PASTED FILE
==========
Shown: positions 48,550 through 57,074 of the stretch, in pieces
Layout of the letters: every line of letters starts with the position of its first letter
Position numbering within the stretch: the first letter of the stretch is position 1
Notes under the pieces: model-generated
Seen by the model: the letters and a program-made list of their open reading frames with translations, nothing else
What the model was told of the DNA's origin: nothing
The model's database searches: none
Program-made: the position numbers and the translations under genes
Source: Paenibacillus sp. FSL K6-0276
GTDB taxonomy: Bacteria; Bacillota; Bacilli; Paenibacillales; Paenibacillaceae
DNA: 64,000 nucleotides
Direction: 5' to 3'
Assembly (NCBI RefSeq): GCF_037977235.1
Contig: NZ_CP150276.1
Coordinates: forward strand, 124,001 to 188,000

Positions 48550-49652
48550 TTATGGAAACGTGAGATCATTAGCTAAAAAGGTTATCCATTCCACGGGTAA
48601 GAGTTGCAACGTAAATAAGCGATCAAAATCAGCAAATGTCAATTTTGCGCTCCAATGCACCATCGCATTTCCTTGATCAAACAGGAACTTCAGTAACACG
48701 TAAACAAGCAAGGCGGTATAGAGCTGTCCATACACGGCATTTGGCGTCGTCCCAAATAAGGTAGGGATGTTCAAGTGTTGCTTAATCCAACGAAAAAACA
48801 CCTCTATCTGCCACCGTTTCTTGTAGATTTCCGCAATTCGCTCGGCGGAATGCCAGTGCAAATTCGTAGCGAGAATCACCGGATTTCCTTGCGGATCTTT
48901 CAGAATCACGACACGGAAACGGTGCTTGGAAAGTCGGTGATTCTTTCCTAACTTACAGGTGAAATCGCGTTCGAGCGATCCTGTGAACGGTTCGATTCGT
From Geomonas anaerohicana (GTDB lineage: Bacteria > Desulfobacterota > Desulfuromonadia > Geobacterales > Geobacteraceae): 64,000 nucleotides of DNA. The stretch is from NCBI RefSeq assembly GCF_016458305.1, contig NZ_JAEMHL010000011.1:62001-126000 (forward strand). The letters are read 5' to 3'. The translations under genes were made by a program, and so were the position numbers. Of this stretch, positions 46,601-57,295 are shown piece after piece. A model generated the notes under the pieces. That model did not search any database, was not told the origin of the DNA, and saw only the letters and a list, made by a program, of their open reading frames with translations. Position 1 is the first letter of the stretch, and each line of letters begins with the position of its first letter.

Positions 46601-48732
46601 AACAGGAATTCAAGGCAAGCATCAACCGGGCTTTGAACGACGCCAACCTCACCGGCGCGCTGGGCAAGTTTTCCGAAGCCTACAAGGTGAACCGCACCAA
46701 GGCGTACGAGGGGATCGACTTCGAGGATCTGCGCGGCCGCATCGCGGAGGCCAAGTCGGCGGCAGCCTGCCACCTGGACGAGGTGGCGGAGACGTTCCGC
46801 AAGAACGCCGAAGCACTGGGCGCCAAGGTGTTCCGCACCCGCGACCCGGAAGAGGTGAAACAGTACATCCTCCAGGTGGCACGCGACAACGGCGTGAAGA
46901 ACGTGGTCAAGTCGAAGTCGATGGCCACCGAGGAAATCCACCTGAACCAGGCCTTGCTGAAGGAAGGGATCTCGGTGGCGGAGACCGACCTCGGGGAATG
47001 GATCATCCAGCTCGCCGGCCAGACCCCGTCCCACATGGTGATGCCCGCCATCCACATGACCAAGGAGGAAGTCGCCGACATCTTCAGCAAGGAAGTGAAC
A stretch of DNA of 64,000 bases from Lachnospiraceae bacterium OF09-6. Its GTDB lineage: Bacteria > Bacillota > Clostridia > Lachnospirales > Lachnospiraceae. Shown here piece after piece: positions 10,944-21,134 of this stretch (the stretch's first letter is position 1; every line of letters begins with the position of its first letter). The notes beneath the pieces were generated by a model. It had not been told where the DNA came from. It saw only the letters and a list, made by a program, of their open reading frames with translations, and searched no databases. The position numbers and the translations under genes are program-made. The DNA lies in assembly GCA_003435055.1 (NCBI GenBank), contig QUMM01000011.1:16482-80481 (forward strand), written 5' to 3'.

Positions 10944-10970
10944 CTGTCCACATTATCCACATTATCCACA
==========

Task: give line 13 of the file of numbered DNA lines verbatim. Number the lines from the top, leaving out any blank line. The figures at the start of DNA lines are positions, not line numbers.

Assembly (NCBI RefSeq): GCF_037977235.1